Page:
InSight - an evening of movement and performance Friday, May 16 and Saturday, May 17, 8 p.m. Bijou Theatre (803 S. Gay St.) / 8 p.m. $15 Balcony/ $20 Orchestra For Tickets call: (865) 656-4444 or visit www.knoxvilletickets.com

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ARTS & ENTERTAINMENT

OVER THE RHINE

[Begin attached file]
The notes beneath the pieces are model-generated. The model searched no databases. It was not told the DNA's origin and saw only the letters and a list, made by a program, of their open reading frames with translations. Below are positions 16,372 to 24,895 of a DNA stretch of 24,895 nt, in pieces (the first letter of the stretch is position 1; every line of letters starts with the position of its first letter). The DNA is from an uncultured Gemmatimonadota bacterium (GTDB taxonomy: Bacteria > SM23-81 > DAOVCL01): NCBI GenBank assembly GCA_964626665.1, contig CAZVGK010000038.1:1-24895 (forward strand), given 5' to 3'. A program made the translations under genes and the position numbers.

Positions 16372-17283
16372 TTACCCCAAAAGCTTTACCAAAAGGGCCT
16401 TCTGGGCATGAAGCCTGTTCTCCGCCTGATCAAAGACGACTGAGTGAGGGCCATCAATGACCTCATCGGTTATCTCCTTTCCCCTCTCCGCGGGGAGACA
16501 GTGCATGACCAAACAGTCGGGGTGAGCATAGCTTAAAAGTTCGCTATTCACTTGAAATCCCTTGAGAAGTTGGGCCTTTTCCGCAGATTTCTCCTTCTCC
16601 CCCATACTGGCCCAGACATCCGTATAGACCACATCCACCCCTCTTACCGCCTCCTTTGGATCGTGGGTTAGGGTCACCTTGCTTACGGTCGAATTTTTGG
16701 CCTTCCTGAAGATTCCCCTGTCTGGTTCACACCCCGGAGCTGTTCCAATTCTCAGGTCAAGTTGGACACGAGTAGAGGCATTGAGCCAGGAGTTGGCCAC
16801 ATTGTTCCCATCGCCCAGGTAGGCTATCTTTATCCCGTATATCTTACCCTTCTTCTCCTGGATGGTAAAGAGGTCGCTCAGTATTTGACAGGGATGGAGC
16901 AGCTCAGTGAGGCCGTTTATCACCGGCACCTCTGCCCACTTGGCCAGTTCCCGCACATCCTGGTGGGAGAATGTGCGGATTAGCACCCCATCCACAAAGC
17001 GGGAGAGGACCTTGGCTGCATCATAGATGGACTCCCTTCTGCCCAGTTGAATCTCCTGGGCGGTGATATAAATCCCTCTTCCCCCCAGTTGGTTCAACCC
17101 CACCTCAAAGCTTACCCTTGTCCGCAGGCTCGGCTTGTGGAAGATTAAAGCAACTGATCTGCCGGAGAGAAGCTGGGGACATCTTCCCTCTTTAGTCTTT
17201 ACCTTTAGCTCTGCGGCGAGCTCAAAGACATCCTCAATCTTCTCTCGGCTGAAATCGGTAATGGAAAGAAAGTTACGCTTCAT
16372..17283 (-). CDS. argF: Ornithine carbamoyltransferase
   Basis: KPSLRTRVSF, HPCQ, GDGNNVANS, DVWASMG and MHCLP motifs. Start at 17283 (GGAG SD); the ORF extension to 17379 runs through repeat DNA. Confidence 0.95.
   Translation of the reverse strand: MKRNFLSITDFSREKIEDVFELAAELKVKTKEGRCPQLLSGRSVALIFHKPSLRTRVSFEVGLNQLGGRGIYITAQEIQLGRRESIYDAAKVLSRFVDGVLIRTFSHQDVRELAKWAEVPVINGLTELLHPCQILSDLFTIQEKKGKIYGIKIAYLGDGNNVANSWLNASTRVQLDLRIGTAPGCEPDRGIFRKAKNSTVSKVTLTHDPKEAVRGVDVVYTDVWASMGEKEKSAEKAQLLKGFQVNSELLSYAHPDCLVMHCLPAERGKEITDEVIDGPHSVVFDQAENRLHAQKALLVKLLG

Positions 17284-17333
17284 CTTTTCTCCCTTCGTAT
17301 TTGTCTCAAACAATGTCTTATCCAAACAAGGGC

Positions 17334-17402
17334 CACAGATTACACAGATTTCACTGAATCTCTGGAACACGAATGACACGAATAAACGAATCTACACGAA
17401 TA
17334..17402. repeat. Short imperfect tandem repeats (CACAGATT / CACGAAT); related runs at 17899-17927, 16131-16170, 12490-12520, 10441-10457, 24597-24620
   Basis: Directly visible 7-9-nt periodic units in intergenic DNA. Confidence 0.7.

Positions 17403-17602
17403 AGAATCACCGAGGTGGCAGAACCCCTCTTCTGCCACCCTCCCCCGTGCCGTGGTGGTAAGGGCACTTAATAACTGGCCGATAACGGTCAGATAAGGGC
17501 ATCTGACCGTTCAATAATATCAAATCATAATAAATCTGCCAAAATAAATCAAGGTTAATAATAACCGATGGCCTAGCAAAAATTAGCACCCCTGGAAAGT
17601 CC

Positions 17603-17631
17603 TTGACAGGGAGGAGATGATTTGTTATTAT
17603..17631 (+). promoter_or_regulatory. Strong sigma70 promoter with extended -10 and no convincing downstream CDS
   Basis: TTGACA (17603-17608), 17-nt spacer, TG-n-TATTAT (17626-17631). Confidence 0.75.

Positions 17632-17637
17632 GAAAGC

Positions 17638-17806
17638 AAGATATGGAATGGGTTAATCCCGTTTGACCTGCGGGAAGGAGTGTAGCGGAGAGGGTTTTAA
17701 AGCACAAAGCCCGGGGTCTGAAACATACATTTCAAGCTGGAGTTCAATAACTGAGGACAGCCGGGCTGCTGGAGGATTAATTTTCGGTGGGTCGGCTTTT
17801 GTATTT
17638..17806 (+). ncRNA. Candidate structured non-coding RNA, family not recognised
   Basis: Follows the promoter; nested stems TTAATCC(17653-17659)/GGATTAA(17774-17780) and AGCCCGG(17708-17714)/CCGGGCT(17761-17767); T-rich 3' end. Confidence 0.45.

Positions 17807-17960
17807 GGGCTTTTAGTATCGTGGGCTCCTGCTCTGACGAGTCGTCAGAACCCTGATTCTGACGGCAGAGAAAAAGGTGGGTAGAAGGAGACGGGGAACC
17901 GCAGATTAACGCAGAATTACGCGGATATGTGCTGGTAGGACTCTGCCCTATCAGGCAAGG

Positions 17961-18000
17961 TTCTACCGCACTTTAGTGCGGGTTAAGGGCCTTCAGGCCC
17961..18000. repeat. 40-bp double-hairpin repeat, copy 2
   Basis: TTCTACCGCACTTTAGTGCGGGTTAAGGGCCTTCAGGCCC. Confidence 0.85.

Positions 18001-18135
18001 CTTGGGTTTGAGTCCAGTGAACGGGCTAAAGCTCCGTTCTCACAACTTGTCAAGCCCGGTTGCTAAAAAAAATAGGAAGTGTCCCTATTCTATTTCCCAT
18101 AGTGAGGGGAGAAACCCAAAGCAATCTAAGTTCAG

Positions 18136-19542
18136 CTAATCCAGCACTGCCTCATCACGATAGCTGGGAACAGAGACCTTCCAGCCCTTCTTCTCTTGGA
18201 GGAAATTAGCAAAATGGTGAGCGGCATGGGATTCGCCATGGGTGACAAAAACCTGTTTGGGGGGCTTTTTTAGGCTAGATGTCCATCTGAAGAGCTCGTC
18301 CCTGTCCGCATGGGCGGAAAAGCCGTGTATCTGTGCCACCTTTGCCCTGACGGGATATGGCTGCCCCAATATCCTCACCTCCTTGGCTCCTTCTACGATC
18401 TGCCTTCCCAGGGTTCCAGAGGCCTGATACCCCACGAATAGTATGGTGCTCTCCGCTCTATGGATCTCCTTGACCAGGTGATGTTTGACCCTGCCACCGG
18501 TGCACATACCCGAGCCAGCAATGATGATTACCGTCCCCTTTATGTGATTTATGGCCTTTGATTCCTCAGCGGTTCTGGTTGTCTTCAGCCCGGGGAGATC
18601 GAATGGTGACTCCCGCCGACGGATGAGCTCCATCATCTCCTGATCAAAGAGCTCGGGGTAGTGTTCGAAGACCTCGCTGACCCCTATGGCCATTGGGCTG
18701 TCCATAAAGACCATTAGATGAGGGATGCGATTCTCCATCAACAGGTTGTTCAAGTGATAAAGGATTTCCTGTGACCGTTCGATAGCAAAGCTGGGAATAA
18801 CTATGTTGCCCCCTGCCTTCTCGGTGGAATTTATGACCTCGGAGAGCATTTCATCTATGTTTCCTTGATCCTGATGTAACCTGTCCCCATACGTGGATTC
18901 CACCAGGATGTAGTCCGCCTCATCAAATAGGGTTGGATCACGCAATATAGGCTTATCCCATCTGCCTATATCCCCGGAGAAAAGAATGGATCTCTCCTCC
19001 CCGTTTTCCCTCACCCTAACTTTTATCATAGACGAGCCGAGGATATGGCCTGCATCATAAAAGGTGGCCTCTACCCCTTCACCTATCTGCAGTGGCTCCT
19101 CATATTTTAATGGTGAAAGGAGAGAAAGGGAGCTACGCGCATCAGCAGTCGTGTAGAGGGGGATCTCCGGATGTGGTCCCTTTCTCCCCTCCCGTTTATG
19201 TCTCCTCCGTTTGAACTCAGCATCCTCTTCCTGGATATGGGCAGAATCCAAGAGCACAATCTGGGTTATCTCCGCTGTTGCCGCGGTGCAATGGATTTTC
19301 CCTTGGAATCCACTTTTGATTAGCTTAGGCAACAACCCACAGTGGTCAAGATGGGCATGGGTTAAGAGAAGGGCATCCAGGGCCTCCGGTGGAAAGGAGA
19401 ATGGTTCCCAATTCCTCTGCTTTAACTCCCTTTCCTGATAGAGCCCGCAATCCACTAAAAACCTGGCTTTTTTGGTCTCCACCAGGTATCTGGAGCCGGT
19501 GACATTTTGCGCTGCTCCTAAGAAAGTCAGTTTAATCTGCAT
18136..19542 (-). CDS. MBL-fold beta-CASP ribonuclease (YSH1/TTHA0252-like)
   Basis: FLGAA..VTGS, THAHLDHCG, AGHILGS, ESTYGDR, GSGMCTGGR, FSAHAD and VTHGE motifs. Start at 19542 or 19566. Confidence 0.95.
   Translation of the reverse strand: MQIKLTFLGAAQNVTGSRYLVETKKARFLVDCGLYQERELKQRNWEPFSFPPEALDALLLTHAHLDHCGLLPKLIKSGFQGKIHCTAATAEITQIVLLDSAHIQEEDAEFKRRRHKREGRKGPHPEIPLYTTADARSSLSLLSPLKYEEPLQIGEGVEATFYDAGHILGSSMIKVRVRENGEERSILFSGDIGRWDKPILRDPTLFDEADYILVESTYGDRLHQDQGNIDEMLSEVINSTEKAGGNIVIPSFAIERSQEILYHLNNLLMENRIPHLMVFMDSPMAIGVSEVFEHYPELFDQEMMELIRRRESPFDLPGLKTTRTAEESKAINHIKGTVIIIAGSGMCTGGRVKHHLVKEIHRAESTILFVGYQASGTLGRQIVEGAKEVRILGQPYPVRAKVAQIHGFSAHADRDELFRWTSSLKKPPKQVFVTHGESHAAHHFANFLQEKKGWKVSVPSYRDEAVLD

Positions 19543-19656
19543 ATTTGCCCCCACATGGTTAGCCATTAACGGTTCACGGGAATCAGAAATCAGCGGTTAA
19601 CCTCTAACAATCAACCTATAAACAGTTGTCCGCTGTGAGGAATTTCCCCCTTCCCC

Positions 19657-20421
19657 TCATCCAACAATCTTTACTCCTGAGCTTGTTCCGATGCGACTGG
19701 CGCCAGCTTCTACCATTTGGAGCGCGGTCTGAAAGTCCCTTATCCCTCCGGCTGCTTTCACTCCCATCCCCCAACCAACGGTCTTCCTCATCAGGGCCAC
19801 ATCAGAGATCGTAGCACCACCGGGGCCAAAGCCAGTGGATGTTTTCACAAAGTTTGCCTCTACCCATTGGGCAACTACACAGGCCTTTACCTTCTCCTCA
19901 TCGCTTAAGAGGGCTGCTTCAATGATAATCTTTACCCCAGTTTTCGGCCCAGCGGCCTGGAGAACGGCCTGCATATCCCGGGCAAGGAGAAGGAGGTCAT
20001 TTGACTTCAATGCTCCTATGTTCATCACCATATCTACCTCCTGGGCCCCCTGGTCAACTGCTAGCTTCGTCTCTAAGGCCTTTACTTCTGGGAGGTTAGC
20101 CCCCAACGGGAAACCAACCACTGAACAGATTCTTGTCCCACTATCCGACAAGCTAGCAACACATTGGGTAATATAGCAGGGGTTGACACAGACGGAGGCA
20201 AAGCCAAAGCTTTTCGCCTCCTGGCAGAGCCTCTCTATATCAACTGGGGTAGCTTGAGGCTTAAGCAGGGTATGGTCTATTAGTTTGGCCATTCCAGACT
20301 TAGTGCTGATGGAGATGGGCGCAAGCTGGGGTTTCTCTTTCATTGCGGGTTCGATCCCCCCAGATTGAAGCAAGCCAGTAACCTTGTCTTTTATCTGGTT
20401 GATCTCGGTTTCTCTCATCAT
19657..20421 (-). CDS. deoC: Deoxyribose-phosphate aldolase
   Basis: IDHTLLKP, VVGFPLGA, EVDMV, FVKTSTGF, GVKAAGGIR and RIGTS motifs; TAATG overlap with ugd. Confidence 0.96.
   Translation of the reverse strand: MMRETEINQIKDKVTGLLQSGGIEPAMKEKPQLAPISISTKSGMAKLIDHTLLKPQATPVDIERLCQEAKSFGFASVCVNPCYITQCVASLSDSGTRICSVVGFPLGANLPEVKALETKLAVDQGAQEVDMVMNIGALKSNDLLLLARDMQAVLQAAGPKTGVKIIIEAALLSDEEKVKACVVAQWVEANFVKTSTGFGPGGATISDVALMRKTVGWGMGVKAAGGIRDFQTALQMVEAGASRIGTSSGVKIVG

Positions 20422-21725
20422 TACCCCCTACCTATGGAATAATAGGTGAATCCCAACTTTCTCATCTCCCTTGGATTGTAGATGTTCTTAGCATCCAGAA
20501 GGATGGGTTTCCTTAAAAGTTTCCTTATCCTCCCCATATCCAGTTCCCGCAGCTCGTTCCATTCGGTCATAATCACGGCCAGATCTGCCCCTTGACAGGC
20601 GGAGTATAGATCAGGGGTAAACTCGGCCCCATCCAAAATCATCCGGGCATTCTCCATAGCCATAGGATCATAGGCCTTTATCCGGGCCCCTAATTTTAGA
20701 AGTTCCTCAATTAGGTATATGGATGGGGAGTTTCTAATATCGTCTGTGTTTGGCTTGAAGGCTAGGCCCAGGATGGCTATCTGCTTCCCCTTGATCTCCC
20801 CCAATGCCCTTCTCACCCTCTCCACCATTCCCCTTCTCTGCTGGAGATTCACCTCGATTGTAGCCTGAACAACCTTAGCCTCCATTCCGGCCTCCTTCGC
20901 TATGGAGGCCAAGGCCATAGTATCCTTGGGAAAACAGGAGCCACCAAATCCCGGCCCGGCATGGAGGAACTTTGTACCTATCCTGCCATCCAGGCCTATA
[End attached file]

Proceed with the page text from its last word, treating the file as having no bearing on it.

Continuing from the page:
True Americana from ‘The Heart of It All’ By Andrew Clayman If you’ve ever taken the lovely northbound jaunt up Interstate 75 to Cincinnati, you know it’s a bit of a strange cultural collision point. Northerners call it the start of the South, and Southerners say the opposite. Influences flow here on the Ohio River and spin off in a thousand different directions. As a result, you get a city that has produced both Andy Williams and Katt Williams, 98 Degrees and Adrian Belew. In a mildly twisted way, it’s a microcosm of America. Cincinnati just needed somebody to bring it into focus. That’s where Over the Rhine comes in. The husband-wife duo of Linford Detweiler and Karin Bergquist has been a Cincinnati music staple for nearly 20 years. They even named their band after the well-known Nati neighborhood, Over-the-Rhine, where the couple lived in the ’90s. So, the city and the band are almost literally synonymous. But one does not necessarily explain the other. “Cincinnati does have a rich musical history, both in terms of recording and radio broadcasting,” says Detweiler. “But I like to think of Over the Rhine (the band) as more of a Midwestern melting pot of American music. I think what has been most fascinating to us is to be songwriters connected to a particular piece of earth — a place where we have roots. We’re interested in the idea of an American writer or artist that you associate with a particular place, be it Robert Frost, Thoreau, Flannery O’Connor, etc.” Detweiler and Bergquist seemed to embrace this concept particularly on Over the Rhine’s 2003 magnum opus, Ohio, an album they’ll be revisiting in its entirety as part of a special live show in Cincinnati this month. When they hit Knoxville, however, the set-list will likely be centered more on tunes from their latest effort, The Trumpet Child — a wildly eclectic homage to the best elements of traditional American folk, jazz, blues, country and just about everything else this side of crunk. Some might call Over the Rhine “revivalists” or torch carriers, but as Detweiler sees it, the styles of music he and his wife embrace never went away in the first place. “Jazz. Blues, bluegrass, and rock ‘n’ roll — these are unique forms of American music,” he says. “They’ve grown out of the messy, beautiful experiment that is America. And I think they’ve established themselves permanently in the world. Musicians will always choose to become students of those forms of expression and attempt to contribute to them.” Over the Rhine has certainly made its share of noteworthy contributions in that department. But it’s been a winding road to